In response to Tamara Chabe: Christians have suffered from the overthrow of the Middle East’s secular dictators, grutchyngfysch wrote:
Let’s not kid ourselves: Gaddafi and Hussein were not cuddly live-and-let-live types. They were tyrants who were quite happy to use ethnic divisions as a means to further entrench their power – Gaddafi’s treatment of Christians may have been relatively sanguine, but he was quite happy to make his state Judenrein (free of Jews) like so many others in the Middle East.
Mosul didn’t have daily beheadings under Hussein, but ask the Kurds about his willingness to use mass murder to cement his power. Likewise, in Assad we find a man who is ruthlessly willing to use indiscriminate carpet bombing on his own people to maintain control.
Why is Isis worse than these tyrants? Because the tyrants wanted to live. They wanted to live on the proceeds of their butchery, enjoy the perks they’d prised from the dead hands of their enemies and live long, peaceful lives (peaceful in the sense of them not dying in a popular revolution).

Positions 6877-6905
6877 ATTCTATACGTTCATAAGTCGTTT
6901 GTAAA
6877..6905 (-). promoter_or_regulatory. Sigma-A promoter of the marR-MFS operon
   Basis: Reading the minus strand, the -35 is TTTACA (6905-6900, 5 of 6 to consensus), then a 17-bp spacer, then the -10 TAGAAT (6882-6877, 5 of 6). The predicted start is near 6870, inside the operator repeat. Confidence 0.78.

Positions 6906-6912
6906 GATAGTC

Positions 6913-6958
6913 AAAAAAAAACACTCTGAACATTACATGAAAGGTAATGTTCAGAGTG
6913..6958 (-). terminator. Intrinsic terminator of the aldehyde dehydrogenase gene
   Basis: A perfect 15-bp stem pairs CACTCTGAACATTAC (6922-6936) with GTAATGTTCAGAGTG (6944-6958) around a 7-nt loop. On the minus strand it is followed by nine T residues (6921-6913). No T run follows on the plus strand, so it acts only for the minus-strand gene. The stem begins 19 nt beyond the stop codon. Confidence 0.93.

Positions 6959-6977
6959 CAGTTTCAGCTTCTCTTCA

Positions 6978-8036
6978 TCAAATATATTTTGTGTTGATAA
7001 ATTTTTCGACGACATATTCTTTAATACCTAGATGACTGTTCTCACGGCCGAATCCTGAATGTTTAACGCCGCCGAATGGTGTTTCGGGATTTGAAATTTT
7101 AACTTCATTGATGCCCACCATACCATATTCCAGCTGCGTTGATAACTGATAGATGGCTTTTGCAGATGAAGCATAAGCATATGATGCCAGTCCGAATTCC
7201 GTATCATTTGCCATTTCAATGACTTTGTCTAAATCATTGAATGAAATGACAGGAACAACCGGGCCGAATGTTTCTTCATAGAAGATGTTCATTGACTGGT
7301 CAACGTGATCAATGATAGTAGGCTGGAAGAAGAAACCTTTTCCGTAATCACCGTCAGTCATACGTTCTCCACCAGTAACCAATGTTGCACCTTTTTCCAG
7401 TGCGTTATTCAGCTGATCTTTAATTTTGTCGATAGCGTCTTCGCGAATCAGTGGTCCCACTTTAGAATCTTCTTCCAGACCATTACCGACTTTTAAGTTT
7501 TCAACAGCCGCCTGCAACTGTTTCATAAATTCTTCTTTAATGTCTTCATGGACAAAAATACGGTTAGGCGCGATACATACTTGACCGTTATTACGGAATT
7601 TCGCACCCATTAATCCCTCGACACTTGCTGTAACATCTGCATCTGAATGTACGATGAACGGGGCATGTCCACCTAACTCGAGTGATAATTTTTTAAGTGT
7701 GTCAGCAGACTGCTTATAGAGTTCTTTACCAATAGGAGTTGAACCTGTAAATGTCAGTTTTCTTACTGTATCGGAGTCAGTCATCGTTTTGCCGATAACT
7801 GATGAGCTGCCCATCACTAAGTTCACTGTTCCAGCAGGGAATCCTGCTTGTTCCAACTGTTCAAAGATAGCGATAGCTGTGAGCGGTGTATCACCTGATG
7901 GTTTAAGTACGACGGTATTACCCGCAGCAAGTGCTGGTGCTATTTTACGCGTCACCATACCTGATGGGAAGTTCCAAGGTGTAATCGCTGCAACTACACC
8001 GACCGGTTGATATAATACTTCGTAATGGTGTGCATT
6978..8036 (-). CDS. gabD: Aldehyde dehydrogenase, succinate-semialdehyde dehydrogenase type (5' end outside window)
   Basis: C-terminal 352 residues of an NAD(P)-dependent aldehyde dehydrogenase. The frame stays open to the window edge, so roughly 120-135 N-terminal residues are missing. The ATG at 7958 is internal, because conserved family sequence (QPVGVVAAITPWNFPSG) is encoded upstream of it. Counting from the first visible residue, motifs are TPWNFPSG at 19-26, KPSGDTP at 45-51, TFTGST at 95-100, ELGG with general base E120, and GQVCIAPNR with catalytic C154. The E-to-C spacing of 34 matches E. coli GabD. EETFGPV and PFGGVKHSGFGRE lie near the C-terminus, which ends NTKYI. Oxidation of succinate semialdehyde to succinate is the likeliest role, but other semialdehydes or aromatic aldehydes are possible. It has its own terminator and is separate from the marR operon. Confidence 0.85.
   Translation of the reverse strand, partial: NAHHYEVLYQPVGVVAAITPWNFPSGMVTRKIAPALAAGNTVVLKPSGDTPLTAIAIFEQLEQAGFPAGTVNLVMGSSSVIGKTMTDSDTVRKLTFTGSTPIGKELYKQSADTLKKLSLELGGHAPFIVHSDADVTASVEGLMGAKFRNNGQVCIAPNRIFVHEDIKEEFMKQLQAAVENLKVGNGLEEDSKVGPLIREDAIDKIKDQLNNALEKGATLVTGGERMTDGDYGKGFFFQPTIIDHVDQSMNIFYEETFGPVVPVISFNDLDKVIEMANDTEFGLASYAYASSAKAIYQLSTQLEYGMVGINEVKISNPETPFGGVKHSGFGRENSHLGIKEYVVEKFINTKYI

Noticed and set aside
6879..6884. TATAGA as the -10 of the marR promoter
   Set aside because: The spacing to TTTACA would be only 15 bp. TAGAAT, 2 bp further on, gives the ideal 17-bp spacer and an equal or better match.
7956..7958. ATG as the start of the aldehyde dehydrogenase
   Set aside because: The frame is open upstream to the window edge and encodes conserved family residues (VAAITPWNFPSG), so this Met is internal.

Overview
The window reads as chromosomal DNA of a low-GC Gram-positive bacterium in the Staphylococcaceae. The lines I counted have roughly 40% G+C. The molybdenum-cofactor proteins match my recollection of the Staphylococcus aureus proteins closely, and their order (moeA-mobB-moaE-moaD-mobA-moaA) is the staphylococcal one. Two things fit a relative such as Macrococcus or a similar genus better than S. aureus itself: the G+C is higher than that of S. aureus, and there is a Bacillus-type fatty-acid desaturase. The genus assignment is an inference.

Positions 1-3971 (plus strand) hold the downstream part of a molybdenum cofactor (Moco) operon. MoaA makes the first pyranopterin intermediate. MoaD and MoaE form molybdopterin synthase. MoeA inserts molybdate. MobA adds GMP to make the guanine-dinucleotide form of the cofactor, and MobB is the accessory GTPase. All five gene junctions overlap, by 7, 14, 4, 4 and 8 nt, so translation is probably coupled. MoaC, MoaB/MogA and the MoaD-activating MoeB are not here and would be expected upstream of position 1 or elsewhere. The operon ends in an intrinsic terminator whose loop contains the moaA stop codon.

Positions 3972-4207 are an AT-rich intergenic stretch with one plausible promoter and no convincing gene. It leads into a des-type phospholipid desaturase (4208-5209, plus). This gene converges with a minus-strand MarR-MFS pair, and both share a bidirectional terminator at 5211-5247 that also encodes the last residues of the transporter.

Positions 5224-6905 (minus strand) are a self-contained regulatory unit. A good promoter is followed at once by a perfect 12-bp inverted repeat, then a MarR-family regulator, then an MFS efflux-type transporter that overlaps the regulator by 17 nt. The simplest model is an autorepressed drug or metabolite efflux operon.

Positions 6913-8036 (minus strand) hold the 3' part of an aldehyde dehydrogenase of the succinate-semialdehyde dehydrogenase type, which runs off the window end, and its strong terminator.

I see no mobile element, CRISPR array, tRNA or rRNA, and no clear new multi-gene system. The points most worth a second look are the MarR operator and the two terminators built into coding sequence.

So yes, as with all revolutionaries – as in fact with Isis – it is possible to list perks “enjoyed” by those who suffer them as rulers. But those perks are not evidence of magnanimity, they are – like every other aspect of statecraft in such countries – methods of control.
Isis wants and loves death. They want the Apocalypse; they want grim death to usher in the Mahdi. They want the land cleansed of apostates rather than just “subversives”. Under a tyrant there was never any guarantee that the state wouldn’t have you in their sights – Isis simply guarantees that you’re in theirs come what may.
If there’s a lesson to be learned at all – and I’m doubtful – it’s not that the stability of tyrants is preferable but that a vacuum left in the wake of their fall is terrifying.
I disagreed with Iraq, I disagreed with Libya, and I disagreed and still disagree with the bombing of Syria – not because I think violence doesn’t solve anything (quite the contrary: I can see how violence can resolve each of those problems), but because I know that there is no will amongst the policemen of the world to stay and rebuild afterwards. It’s what comes when they leave that makes it worse than a tyrant staying in power.